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Posts published in “Tutorial”

Tutorial: Advanced stimulus timing features

In the first tutorial about stimulus timing, we covered the primary way you can control the timing of your stimuli: by modifying the barrier property of each stimulus. But some timing scenarios are best controlled using other methods besides the barrier property, especially when you’re dealing with certain types of static stimuli (like text stimuli). This tutorial will cover a few additional ways…

Tutorial: Participant Grouping

Are you trying to assign some participants in your experiment to a control condition while other participants experience an experimental manipulation? Or, do you want to counterbalance the presentation of study elements across different participants to take care of potential order effects in your study? FindingFive can easily handle these situations with participant grouping. Participant grouping allows you to create…

Tutorial: Adjusting the timing of stimuli with barriers

This is the first in a series of three tutorials that will cover how to adjust timing of stimuli, responses, and trials in your FindingFive study. Many studies rely on components that must run for a certain amount of time before another study element occurs. For example, you might have a trial where an audio clip should play through completely…

Tutorial: Recording participant responses

FindingFive allows you to record a number of different types of participant responses. This blog post will cover the basics of how to collect your data using choice responses, ratings, free-text responses, and audio responses, along with a few ways to customize various types of responses. Soliciting choice responses A common response to solicit from participants is a choice among…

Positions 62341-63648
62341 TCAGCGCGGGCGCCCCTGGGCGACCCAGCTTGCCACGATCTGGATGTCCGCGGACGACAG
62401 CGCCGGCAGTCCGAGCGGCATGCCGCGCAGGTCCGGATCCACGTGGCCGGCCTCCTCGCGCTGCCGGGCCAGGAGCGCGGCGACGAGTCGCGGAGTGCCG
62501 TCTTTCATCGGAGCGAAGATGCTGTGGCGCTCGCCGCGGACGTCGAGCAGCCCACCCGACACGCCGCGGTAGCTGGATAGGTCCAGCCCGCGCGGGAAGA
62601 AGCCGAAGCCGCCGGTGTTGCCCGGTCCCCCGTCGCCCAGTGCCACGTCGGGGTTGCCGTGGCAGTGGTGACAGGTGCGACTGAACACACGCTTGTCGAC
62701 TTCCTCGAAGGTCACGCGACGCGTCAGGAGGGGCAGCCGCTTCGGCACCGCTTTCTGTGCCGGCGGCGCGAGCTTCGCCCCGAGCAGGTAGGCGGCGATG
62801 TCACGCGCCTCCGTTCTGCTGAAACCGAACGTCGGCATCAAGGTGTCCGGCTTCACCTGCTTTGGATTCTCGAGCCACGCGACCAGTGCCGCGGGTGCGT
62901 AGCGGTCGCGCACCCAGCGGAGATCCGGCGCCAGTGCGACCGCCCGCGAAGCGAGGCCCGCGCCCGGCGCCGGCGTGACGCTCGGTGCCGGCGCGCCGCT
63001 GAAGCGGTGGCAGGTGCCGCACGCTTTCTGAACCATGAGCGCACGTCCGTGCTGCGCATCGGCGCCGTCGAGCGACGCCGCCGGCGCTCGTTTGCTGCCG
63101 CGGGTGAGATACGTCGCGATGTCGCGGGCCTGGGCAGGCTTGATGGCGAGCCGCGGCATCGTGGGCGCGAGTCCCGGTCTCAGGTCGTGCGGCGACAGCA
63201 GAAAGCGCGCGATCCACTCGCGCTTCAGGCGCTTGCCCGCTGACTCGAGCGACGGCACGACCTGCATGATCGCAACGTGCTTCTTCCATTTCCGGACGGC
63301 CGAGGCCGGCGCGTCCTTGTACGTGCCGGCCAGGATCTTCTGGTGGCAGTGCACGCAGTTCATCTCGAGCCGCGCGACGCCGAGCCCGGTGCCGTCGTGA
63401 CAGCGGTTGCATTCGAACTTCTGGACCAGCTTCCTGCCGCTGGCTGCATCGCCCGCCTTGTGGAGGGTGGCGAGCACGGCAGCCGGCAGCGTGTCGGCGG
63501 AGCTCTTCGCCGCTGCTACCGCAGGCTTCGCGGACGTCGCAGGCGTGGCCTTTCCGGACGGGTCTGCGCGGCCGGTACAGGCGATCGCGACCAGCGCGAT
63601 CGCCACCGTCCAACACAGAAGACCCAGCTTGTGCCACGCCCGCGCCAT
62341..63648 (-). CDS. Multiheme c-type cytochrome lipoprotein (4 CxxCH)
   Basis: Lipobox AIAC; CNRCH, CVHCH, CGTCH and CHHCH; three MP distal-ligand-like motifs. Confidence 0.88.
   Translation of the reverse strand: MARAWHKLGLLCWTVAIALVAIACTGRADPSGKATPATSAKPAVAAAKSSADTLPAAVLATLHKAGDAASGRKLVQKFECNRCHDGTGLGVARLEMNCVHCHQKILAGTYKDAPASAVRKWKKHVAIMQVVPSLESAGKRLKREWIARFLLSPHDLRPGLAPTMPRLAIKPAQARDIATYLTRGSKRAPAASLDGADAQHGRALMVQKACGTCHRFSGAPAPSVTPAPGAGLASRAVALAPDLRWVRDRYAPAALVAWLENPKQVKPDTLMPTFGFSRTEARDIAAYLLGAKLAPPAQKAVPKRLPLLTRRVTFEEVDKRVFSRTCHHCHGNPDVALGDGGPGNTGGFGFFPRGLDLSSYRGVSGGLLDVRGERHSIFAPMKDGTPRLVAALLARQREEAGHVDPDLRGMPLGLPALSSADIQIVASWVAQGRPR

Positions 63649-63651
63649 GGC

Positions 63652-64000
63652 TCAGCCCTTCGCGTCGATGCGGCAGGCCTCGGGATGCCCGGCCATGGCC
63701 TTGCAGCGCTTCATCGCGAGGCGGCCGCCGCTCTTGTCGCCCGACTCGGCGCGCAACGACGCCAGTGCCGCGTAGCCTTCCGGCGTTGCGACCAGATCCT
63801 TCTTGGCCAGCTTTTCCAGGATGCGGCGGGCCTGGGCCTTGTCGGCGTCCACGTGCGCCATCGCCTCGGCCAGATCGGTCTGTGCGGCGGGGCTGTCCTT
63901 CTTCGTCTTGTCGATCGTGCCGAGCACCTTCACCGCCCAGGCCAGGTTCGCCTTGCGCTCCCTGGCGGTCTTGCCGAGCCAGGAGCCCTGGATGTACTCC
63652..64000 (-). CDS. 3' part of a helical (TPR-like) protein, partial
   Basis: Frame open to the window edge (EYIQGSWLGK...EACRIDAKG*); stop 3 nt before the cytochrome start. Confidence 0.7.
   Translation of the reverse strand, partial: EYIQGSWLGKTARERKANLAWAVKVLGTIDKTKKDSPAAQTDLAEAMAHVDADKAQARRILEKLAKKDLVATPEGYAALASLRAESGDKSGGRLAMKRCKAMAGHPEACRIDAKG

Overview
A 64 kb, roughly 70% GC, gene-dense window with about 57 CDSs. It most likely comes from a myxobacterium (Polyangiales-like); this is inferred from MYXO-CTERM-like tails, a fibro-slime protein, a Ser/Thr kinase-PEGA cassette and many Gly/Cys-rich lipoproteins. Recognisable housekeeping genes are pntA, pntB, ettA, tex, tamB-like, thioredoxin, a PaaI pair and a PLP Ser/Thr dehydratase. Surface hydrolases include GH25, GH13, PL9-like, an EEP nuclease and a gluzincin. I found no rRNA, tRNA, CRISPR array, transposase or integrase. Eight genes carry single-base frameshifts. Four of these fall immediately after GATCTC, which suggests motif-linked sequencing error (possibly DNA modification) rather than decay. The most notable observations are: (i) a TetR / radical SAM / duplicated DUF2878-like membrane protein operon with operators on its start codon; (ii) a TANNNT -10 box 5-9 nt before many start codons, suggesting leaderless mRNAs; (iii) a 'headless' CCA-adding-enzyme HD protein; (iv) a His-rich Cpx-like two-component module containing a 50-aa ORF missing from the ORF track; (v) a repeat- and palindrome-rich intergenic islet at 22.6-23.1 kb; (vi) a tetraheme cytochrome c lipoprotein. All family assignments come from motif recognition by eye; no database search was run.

Crash Course Part 2: Running Your Study

FindingFive allows you to quickly and easily design experiments for deployment on the web. In this crash course, we will take a detailed tour through some of FindingFive’s features by designing a simple memory study: a modification of Tulving (1975). We highly recommend you follow through this example carefully before creating your own experiment. To see a working demo of…

Crash Course Part 1: Building Your Study

FindingFive allows you to quickly and easily design experiments for deployment on the web. In this crash course, we will take a detailed tour through some of FindingFive’s features by designing a simple memory study: a modification of Tulving (1975). We highly recommend you follow through this example carefully before creating your own experiment. To see a working demo of…